November 17, 2020
LANSING — Michigan Attorney General Dana Nessel joined a coalition of 22 attorneys general in a letter to the U.S. Department of Health & Human Services (HHS) and its National Institutes of Health (NIH) urging them to reject recent recommendations made by the Trump administration’s NIH Human Fetal Tissue Ethics Advisory Board (Board).
The Board’s recommendation would withhold federal funding for fetal tissue research grant proposals, putting limits on research into possible treatments and therapies for various health conditions, including COVID-19. The recommendation comes after a two-year campaign by the Trump administration to block federally funded research using fetal tissue as well as an executive order to ban the research.
"While leading scientists are encouraging the use of fetal tissue research to develop treatments for the COVID-19 pandemic, the Trump administration is attempting to withhold critical funding for this important work,” Nessel said. “Our country has been hard hit by this pandemic – this recommendation by the Board would effectively hinder advances in finding a treatment for this devastating virus. President Trump himself was treated for COVID with Remdesivir, a drug developed through fetal tissue research – why shouldn’t every American have that opportunity?”
Fetal tissue has been an essential part of scientific and medical advances that have saved millions of lives in the United States and across the globe. Fetal tissue was used in the research that led to the vaccines for poliovirus, rubella, measles and rabies. It remains a crucial part of vital biomedical research.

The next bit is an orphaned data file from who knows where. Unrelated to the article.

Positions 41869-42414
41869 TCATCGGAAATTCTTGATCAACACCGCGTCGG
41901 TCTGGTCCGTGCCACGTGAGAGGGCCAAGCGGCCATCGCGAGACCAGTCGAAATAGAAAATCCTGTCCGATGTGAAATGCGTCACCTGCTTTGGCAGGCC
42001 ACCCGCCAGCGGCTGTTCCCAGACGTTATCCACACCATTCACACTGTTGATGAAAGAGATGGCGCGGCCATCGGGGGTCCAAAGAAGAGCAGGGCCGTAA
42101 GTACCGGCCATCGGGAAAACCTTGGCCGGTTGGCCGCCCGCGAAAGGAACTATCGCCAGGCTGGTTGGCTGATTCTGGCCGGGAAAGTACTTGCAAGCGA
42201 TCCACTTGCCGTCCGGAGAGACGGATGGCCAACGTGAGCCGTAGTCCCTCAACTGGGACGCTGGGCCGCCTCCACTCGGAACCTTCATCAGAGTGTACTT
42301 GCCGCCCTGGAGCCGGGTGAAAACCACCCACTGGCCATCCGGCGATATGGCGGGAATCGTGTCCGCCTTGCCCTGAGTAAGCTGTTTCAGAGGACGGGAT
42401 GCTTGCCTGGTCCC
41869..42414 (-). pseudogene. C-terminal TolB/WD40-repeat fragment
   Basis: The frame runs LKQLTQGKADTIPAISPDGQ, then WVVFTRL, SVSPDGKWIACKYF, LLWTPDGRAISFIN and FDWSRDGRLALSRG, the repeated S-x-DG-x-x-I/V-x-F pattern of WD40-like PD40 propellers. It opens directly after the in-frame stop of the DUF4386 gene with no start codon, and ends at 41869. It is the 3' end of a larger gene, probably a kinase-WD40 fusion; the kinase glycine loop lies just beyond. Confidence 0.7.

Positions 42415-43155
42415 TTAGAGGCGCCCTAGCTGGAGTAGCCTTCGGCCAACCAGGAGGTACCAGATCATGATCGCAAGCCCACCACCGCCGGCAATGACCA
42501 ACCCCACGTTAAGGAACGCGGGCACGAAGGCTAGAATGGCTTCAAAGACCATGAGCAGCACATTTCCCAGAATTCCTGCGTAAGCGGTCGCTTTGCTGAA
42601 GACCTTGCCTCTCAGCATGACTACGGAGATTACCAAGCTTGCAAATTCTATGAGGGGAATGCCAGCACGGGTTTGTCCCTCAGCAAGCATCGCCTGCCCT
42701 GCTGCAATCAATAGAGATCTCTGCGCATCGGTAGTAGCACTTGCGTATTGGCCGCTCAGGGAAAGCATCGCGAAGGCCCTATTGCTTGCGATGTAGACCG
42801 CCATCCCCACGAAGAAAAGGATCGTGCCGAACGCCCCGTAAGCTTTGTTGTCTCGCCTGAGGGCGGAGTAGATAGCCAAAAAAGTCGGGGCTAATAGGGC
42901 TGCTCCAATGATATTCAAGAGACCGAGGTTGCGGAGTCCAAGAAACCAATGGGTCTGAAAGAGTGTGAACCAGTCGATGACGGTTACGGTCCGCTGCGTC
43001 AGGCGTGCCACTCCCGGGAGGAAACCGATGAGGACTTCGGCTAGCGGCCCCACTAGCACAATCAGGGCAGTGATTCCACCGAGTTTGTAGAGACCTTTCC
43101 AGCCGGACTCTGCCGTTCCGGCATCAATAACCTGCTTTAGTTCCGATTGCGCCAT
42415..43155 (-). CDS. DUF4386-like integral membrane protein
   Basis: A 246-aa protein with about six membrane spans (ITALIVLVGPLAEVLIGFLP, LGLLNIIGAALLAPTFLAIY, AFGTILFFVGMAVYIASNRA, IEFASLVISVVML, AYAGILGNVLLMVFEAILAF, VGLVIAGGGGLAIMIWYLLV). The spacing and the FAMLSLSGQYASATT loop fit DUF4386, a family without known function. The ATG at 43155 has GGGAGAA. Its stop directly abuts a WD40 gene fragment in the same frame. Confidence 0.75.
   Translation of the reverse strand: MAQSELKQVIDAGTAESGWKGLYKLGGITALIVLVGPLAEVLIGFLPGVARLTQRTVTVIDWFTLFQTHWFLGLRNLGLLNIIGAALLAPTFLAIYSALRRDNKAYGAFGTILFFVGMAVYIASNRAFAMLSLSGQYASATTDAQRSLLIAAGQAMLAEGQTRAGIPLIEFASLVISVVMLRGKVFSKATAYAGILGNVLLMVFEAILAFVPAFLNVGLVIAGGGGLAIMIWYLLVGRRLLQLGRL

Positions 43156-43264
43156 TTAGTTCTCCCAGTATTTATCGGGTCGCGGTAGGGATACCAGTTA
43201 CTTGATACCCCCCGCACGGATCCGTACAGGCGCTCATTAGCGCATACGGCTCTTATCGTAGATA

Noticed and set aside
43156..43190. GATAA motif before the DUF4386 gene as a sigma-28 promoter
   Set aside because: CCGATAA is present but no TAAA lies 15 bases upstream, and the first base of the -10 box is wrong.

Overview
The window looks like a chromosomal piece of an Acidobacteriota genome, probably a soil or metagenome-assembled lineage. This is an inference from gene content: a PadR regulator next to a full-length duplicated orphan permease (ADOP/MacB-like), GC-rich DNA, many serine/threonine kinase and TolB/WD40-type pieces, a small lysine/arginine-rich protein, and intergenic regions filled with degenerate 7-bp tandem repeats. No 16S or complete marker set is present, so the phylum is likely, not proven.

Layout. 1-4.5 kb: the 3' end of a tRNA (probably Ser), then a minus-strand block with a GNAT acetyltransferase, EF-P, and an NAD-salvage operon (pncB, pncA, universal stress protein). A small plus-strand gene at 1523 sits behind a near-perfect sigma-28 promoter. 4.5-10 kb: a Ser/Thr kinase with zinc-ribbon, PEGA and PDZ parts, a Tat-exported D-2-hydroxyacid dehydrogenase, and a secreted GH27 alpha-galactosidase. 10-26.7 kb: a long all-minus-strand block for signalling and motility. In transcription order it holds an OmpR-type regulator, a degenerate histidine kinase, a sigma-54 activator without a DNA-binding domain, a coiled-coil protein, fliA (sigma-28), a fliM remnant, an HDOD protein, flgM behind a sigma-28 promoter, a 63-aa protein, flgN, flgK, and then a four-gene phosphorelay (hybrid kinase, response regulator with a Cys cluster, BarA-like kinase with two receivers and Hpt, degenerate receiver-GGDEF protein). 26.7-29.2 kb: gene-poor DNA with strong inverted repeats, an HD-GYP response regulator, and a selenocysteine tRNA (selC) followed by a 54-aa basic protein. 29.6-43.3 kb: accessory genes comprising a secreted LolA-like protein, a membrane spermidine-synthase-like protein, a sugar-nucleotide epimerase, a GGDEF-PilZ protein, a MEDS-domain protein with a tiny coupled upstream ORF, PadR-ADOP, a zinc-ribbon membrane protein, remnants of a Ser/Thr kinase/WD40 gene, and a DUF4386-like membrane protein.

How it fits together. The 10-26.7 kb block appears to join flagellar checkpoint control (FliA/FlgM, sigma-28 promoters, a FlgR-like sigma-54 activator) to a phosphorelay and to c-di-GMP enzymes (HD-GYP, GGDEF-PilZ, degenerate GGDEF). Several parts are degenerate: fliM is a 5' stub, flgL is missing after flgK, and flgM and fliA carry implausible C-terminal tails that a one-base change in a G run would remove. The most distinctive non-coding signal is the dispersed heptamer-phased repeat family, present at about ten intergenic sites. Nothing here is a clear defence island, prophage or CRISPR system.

In its letter, the coalition argues the Board was not fairly balanced in terms of viewpoint, as two-thirds of its members are on record opposing abortion, fetal tissue or both. The Board’s proceedings also lacked transparency. All of its meetings were in closed session except for one virtual meeting held for less than an hour. The attorneys general urge NIH Director Francis S. Collins and HHS Secretary Alex M. Azar II to use their authority to reject the Board’s recommendations and maintain federal funding for research projects using fetal tissue that have already been recommended for funding.
In sending the letter, Attorney General Nessel joins the attorneys general of California, Colorado, Connecticut, Delaware, Hawaii, Illinois, Iowa, Maine, Maryland, Massachusetts, Minnesota, Nevada, New Jersey, New Mexico, New York, Oregon, Rhode Island, Vermont, Virginia, Wisconsin, and the District of Columbia.